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The Anatomy of An Argument

Fighting More Effectively in Your Relationship

As a woman, the only time I’ve ever heard a man say to me, “We need to talk about this,” has been when I had a male boss asking me to come into his office for some pow-wow time over an activity I did right or wrong.  From my personal backstory, I have a tendency to assume that my boss wanted to point out something I did wrong. Never did I believe for a moment that he wished to unload his  fears or share his concerns about the stress of his role or his emotional mindset. “No news is good news” was applied truth, and I became familiar with the world of wishing to hear nothing at all versus cringing over the fear of being reprimanded or embarrassed over my mistakes.

On the other side of that equation, I believe men have heard this statement quite frequently from their partners, and their feelings of shame are magnified times a hundred in comparison to mine. I feel for the man hanging an imaginary tail between his legs as he slinks towards his wife (or his husband) and hears what he perceives to be a long list of his shortcomings, failures, and mistakes. What’s worse is that after that scenario ends, the partner who has just unloaded his or her feelings often says, “I feel better, now that we’ve talked!” while the receiving partner feels like his head and heart just got treated like a garbage disposal. How do you avoid such a situation? My suggestion involves two steps: understand the anatomy of an argument before it blows up, and move the tension towards connecting.

In this blogpost, I’m focusing on the first half: understanding the anatomy of an argument. In the next blogpost, I’ll show you a few effective ways to move your understanding into connecting dialogue when the time is right. Before I get into the anatomy of an argument, let me introduce a rather revolutionary thought.

Aggression Health care Relationships Seattle Washington

Mad World

My Mad Word by Imei Hsu, RN, LMHC, Artist

It’s a Friday morning, and I am sitting at my computer, mind humming along at 500mph, yet I feel paralyzed. I typically like to write about subjects I feel well-versed in, and murder isn’t one of them. Yesterday, I convinced myself I am in the perfect position to write about the shooting in Seattle that took place on Wednesday May 30 2012 which claimed the lives of six seven people, including two musicians known to the tight community of performance artists among whom I rub shoulders. But the reality of my position as a therapist is really no different than the shock and loss that seems palpable among 600,000 who were alerted that a shooter had claimed the lives of innocent people and then turned the gun on himself. Perhaps the only difference is how the Internet has helped elucidate a community’s concerns and fear not just about the increase in violence but about mental healthcare in our state in our mad, mad world.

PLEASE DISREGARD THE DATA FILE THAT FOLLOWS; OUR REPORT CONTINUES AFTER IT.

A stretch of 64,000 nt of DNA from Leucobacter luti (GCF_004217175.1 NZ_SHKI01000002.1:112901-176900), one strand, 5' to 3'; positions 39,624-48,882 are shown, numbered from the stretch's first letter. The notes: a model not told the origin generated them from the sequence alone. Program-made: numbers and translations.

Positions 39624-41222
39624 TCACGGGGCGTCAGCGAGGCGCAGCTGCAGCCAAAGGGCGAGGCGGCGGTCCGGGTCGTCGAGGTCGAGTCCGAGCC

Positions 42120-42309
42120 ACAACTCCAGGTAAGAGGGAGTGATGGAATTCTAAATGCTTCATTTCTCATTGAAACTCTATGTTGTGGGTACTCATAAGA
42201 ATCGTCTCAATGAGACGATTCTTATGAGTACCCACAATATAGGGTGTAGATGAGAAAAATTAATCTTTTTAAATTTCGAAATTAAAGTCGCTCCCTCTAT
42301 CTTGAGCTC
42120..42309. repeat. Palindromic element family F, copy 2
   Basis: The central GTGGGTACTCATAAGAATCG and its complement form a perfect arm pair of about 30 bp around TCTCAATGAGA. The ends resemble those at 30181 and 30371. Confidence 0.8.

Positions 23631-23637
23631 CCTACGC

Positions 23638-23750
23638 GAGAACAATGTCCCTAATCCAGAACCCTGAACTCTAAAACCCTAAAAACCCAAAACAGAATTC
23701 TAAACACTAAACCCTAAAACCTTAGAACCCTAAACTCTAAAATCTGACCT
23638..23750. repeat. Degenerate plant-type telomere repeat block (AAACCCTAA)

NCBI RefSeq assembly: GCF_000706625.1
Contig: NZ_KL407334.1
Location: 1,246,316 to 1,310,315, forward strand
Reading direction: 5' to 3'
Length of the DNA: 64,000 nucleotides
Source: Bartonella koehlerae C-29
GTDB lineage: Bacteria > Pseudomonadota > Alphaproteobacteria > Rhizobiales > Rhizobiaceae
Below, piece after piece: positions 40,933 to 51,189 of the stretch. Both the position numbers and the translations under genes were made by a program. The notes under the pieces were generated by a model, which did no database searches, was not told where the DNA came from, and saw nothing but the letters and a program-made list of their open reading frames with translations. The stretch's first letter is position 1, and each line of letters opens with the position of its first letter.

What Goes Wrong
This morning, I saw this tweet on my feed:
@Kirotvsouth: Mason sheriff confirms murder suicide in Potlatch near Shelton.
Woman shot her boyfriend then herself.  She was having mental health issues.


Anti-Gay Bullying Must End

This is not a forum for politics. It is a webblog for services provided through Seattle Direct Counseling, which include compassionate therapy for people from all walks of life, culture, ethnicity, economic status, appearance, and sexual orientation. However, the following post intersects with the current political scene because of a plea by Fort Worth city councilman Joel Burns, who revealed personal elements of his own painful history with anti-gay bullying in the effort to send a message to young gay teens, “Life gets better.”

Joel Burns, “It Gets Better” (click on the link to view the video, until I embed the video)

The majority of recent teen suicides in America due to bullying have been either directly related to the teens being identified or perceived as being gay. In one case, the victim explained how bullies told him he should hang himself for being gay, and after enduring what seemed like an endless amount of emotional and physical brutality, he did just that.

Seattle Direct Counseling will always be a safe harbor for anyone who wishes to create their best life, despite the presence of bullying, pain, persecution, or loneliness that accompanies that path. No matter what your orientation, you are home – and safe – here.